Forma, by Sakamoto Ayumi, takes it time — there is a tendency to feel frustrated about its pace and get disappointed with how the many quiet moments of the film, packed with tension between its two female characters, lead only to a 24-minute single take whose portions have already been shown to the audience. But Sakamoto prefers a slow burn, and the fire coming out from its edges smolders, slowly but forcefully, and its black smoke reeks of reflections on the cruelty of human relationships. There permeates a formidable sense of mystery while watching it, that itch to know Ayako’s motivations, but Sakamoto lays all the cards with maddening (and exacting) faintness, forcing the viewer to absorb every detail she puts in place and the consequences it entails. For a film without any blood or exchange of blows, Forma is unusually violent, the broad maturity of which confirms Sakamoto’s talent and promise.
A colleague mentioned that Japanese films tend to be longer than the standard running time because their audience is curiously demanding, and it’s obvious that most of these movies receiving attention in the festival circuit are made with this perspective in mind. Like Forma, The Tale of Iya (Iya Monogatari) is flawed and drawn out, but that only makes it all the more wonderful. Shooting in 35mm, director Tsuta Tetsuichiro pays tribute not only to the beautiful landscapes of Iya, having grown up in a town next to it, but also to the smallness and peacefulness of life in the countryside, disturbed by infrastructure and modern ideas, its people either dying or migrating to the city. One can feel Tsuta’s fondness for the region, as he fills his work with images showing its exquisite decay, making the audience imagine what it once was; but his primary concern is the damage being done to its residents and their resources, and how hard it is to survive in a world that changes every minute, how those people who would rather lead a simple life are not spared from the harsh aftermath of progress.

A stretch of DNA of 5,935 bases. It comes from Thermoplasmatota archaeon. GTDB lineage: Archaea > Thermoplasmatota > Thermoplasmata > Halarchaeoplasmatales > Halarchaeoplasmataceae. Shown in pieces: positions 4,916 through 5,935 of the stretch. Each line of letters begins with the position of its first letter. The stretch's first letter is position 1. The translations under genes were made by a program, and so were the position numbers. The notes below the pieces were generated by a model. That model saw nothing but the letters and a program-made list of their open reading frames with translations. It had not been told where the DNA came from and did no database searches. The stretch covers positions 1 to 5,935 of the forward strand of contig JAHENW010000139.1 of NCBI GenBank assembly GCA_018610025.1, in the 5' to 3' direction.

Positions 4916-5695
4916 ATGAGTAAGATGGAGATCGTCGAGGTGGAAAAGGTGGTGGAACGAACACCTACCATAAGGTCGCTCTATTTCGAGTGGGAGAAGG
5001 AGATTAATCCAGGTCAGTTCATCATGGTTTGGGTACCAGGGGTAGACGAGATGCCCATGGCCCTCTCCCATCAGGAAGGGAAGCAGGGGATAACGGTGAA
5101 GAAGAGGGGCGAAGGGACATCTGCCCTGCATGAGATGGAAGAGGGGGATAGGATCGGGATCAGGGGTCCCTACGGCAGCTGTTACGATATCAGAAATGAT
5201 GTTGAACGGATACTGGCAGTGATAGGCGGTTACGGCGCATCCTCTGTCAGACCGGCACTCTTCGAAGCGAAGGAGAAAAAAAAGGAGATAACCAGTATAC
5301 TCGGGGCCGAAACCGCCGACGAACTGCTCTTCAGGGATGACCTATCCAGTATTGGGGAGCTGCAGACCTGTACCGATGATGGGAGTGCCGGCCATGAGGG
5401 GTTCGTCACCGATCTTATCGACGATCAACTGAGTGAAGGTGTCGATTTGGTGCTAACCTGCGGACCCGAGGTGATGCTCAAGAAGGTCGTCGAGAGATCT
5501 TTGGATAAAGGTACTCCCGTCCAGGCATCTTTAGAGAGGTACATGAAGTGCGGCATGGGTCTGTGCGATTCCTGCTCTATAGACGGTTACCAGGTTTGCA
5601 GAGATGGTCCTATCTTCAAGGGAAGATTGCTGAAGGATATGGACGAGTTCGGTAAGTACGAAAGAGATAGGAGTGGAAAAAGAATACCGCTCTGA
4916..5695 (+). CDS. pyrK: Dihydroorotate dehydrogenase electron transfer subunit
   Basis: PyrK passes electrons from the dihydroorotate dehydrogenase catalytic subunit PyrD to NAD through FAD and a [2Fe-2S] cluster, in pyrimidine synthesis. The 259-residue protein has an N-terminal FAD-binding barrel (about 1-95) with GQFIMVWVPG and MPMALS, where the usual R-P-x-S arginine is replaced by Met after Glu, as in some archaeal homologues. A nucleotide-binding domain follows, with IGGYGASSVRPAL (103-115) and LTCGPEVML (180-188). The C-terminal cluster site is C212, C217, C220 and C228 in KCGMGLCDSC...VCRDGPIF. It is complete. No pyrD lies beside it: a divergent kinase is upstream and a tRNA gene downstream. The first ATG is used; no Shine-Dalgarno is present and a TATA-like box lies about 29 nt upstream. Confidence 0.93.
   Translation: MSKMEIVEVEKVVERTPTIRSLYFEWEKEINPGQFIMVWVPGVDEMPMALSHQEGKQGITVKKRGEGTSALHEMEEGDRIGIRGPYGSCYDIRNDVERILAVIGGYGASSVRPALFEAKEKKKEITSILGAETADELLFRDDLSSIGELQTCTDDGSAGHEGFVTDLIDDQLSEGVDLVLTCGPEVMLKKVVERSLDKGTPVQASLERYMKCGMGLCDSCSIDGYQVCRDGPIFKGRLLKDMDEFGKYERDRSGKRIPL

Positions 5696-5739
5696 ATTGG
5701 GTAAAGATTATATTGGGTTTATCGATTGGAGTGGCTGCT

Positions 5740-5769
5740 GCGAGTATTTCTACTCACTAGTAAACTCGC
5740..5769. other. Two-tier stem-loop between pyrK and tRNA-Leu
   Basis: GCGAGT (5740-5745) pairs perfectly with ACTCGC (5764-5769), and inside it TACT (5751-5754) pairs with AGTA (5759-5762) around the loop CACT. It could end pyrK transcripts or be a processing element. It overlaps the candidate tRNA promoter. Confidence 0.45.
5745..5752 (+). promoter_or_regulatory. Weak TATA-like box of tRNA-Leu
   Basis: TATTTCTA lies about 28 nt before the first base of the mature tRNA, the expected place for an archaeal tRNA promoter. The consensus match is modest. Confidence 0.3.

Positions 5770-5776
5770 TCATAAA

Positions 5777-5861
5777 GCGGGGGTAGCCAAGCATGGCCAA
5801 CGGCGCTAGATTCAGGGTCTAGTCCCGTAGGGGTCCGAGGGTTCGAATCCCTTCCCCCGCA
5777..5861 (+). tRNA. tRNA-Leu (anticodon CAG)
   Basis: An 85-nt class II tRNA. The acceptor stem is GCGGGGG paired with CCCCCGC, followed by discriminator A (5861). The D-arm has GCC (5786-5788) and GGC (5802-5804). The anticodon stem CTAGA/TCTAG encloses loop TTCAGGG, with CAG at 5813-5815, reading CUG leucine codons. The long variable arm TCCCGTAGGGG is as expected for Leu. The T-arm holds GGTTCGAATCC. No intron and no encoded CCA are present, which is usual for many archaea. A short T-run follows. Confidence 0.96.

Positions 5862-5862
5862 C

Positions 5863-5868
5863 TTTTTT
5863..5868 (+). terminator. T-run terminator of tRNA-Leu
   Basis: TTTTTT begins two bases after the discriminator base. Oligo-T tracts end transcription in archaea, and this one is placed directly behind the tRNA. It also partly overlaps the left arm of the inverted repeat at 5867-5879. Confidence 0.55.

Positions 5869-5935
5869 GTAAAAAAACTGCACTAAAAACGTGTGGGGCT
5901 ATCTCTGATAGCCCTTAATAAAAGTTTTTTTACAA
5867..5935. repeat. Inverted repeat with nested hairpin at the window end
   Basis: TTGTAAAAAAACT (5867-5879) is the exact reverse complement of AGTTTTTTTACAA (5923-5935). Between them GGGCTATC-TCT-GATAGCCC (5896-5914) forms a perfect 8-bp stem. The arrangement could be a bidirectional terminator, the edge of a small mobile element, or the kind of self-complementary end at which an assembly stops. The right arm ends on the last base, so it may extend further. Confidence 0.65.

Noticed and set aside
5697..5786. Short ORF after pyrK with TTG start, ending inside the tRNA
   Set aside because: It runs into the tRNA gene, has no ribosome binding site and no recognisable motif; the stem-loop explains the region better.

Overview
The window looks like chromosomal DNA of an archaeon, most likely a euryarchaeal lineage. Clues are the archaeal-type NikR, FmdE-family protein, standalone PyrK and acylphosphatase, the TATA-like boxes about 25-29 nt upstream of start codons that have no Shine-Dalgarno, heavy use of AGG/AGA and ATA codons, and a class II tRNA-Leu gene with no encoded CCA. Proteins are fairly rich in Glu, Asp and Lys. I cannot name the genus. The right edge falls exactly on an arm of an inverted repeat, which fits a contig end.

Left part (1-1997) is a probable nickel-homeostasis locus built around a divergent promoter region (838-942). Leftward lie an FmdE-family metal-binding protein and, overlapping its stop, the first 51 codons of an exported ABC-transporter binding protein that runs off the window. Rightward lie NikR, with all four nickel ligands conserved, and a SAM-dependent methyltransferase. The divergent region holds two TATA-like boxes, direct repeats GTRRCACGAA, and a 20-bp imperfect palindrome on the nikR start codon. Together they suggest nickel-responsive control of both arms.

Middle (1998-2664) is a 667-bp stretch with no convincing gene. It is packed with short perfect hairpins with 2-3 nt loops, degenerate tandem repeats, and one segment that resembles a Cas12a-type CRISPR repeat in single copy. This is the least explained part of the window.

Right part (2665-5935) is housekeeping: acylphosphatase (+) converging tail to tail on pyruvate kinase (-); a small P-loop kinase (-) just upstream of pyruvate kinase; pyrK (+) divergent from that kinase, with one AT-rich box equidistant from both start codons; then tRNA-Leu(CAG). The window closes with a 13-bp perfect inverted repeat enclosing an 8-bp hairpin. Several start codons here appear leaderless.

Shifting freely between dreams and realities (and knowing which is which is hardly important in the grand scheme of things), The Tale of Iya understands its ambition. Although there are sequences that don’t work, parts that are driven only by childish indulgence, those that do are suffused with frightening beauty and insight, enough to make a sweeping effect. Rina Takeda, who is known for her roles in action movies, is given the task of carrying the film all the way through and she does it with grace and self-possession. Despite the change of seasons, the look on her face bears the same sadness, and one is assured that this kind of solitude never goes away wherever she is.
By far the finest performance among the competing films is given by 11-year-old Ramasan Minkailov, whose ability to make his presence and dialogues look and sound natural is totally indispensable, especially in the context of a film that brings to light the war in Chechnya without showing it. It’s impossible to appreciate Macondo, directed by Iranian filmmaker Sudabeh Mortezai, without singling him out, for the maturity and understanding he puts into the role, at such a young and tender age, is nothing short of splendid. Onscreen he portrays a kid steeled by time and early exposure to the severity of life, as though upon learning that his father died in war he made it a point to act as the head of the family, helping his mother expedite their refugee status in Austria and take care of his two little sisters. Through Minkailov’s simple gestures, facial expressions, instinctive delivery and timing, the film, without losing its specificity, is able to elicit humanity even in seemingly trivial situations and connect its struggle with the grander predicaments of mankind, experienced by families caught in unfortunate states of affairs.